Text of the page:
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Global warming cited as Antarctica’s chinstrap penguin population drops by half

CBS This Morning

Then the penguin counting commenced. So, why count penguins? “They come back to the same place to nest every year, which means we can really keep tabs on their populations,” explains Alex Borowicz, a researcher at Stony Brook University. “By observing penguins and trying to figure out what makes their populations work, we can get an idea of the health of this whole area.”

https://www.washingtonpost.com/weather/2020/01/15/nasa-snow-hunters-fly-into-east-coast-snowstorms-improve-storm-forecasts/

Washington Post

While the planes are in the air, crews from the University of Illinois at Urbana-Champaign and the State University of New York at Stony Brook will provide ground support, chasing storms that pop up in the Northeast and launching weather balloons when possible. The Stony Brook team will also deploy a truck-mounted radar, which it can use to rapidly scan storms as they roll ashore near Long Island. NASA will also be coordinating with the National Weather Service, which will be ready to launch additional weather balloons at its request.

The problems with modern physics

Space.com

Paul M. Sutter is an astrophysicist at SUNY Stony Brook and the Flatiron Institute, host of Ask a Spaceman and Space Radio, and author of “Your Place in the Universe.” Sutter contributed this article to Space.com’s Expert Voices: Op-Ed & Insights.Modern physics has many achievements to be proud of. A quantum understanding of three of the forces of nature. A beautiful, elegant description of gravity though the bending of space-time. An understanding of the history of our universe stretching back billions of years.  Physicists should rightly pat themselves on the back for such a bang-up job. This is isn’t easy stuff. And yet, mysteries abound, and sometimes we feel more in the dark than we did 100 years ago. Let’s explore some of the major issues that modern physics is still trying to understand.

Making nanocellulose filters for water purification with underutilised biomass

Open Access Government

This chemistry focus delves into making nanocellulose filters for water purification with underutilised biomass, as described here by Benjamin Hsiao from Stony Brook University in the U.S.

Pregnant Women With HIV Need Better Flu Vaccines

Precision Vaccinations

In an accompanying editorial also published in The Lancet on January 3rd, Stony Brook Medicine physician Dr. Sharon Nachman wrote, ‘Why do I think that they did not find the best flu vaccine for this population? Excerpts from Dr. Nachman’s editorial are inserted below: ‘The issue is complicated by the length and variability of antiretroviral exposure before vaccination and perhaps the corresponding lack of successful virological control.’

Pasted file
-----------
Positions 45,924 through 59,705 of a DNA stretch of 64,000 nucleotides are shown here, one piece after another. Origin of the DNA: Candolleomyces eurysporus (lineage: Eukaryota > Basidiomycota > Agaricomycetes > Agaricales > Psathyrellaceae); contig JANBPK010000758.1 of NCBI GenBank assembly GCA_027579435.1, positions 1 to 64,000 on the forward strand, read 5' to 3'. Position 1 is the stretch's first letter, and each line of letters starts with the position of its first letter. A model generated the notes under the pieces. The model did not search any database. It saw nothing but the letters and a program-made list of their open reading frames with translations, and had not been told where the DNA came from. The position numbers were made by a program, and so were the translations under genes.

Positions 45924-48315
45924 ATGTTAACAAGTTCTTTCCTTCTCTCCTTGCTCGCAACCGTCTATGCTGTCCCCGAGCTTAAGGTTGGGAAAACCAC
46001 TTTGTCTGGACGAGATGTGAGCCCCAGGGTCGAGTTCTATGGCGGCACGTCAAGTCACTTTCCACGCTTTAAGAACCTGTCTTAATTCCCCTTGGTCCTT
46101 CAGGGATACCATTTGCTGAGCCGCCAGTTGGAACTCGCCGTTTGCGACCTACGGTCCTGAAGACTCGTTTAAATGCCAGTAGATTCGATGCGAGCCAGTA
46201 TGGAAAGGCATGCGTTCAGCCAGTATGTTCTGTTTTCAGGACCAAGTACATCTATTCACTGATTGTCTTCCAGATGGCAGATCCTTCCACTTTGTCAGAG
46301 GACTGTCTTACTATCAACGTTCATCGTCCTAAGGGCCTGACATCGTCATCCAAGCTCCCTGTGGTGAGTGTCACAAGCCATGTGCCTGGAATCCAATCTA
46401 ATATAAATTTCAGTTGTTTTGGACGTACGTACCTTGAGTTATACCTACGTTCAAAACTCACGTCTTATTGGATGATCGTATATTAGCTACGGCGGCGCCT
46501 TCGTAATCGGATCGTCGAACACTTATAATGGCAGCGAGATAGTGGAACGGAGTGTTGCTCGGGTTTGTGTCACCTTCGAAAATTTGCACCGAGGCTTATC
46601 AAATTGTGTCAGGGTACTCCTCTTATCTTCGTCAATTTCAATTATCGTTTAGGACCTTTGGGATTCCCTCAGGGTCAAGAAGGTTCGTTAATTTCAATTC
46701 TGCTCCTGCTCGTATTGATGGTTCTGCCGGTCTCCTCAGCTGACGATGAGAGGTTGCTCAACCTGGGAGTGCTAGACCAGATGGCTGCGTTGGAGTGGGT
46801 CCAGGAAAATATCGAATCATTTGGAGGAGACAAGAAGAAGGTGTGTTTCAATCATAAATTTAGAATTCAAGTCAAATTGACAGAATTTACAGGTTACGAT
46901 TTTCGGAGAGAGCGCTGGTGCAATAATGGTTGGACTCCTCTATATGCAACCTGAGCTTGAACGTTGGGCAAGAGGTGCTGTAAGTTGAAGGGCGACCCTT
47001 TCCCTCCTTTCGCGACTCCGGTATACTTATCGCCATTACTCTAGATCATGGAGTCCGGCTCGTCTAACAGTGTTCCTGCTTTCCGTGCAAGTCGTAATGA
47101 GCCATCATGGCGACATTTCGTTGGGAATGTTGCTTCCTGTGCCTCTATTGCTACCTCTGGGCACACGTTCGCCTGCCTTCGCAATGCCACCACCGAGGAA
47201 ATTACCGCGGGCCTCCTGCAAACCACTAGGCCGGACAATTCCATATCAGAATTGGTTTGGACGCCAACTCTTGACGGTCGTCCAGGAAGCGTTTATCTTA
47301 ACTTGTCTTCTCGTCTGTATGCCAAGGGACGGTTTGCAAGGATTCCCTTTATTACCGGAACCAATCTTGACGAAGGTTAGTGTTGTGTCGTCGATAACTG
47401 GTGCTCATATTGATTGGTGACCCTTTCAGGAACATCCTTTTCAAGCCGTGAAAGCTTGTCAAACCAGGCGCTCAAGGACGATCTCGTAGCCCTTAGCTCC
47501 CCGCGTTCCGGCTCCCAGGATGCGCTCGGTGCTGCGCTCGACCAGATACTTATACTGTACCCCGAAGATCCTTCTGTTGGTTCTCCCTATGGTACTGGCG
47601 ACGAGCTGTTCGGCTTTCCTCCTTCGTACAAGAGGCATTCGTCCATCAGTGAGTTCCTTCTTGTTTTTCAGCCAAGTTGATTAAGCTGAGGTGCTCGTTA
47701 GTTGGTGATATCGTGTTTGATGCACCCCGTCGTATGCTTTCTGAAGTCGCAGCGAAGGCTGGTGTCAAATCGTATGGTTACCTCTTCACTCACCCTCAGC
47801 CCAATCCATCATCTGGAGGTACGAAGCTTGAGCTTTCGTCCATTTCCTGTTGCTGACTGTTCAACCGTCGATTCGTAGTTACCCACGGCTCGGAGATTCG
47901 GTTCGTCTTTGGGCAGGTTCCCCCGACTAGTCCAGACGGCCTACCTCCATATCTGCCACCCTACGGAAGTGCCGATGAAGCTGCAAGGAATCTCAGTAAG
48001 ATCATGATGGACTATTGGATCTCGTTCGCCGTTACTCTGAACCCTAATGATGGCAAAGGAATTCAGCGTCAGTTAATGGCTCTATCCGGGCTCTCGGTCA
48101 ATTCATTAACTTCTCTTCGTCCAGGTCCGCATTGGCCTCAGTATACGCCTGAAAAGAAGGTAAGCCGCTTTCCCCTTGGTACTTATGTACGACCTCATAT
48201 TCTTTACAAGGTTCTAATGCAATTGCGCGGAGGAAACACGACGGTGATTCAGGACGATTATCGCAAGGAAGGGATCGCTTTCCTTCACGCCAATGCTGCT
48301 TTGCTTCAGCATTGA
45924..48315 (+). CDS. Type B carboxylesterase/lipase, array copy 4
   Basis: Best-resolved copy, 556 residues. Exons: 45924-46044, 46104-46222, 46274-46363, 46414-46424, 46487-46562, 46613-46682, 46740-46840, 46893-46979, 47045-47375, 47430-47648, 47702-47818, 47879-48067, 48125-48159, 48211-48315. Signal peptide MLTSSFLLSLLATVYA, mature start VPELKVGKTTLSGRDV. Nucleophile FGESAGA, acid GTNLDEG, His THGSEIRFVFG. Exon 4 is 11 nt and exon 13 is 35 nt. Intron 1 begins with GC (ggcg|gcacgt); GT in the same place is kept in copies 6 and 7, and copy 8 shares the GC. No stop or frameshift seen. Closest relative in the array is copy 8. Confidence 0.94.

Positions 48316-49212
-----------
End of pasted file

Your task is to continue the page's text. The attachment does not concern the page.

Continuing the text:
BNL poised to unlock universe

Newsday

Abhay Deshpande is professor of physics at Stony Brook University and write this op-ed.  “Now the U.S. Department of Energy has said it will build a next-generation nuclear physics facility — an electron-ion collider — at Brookhaven National Laboratory. And with that tool, questions about the heart of the atom will be answered in Upton. This facility for nuclear physics research will be built at the site of the current Relativistic Heavy Ion Collider. Today at RHIC two circular accelerators move atoms stripped of their electrons — ions — in opposite directions. At several intersections, those ions collide. By the end of this decade, a new electron accelerator ring will be added to collide electrons with ions. Simply, the electron-ion collider will be similar to a microscope, allowing us to take 3D pictures of the subatomic quarks and gluons.

Stony Brook University: First In Nation In Enrolling Student Organ Donors

WSHU-FM/NPR

Stony Brook University’s organ donor registration program has been recognized as the number one college enrollment site in New York State. Five years ago campus volunteers partnered with LiveOnNY, a nonprofit that works to increase donor enrollment across the state. Since then, Stony Brook students have signed up more than 1,400 new donors to the state’s organ donation list.

SBU’s Donghui Zhu receives $3.5 million to study link between magnesium and Alzheimer’s

Times Beacon Record

About 5 percent of people who suffer from Alzheimer’s disease have a genetic mutation that likely contributed to a condition that causes cognitive declines. That means the vast majority of people with Alzheimer’s have other risk factors. Donghui Zhu, an associate professor of biomedical engineering in the Institute for Engineering-Driven Medicine who joined Stony Brook University this summer, believes that age-related decline in the presence of the element magnesium in the brain may exacerbate or contribute to Alzheimer’s.

Plugged Into Long Island: Prostate Cancer with the Stony Brook Cancer Center

WBAB-FM
Al Levine interviews Dr. Howard Adler, Medical Director of the Prostate Care Program and Clinical Associate Professor of Urology at Stony Brook Cancer Center on prostate cancer, including risk factors, the screening process, treatment options, and more.

Nurse of the Week: US Marine Veteran Tori Levine Aims to Become Nurse Anesthetist for Doctors Without Borders

Daily Nurse

Our Nurse of the Week is Tori Levine, 22, a US Marine veteran and current nursing student at Stony Brook University who wants to become a nurse anesthetist for Doctors Without Borders. Levine is from Dix Hills, NY, and says she knew she wanted to enlist in the military when she was nine years old. When her senior year in high school rolled around, Levine decided to defer college to enroll in the Marine Corps. She soon found herself serving as a collateral duty inspector for combat jets while deployed to the Middle East.

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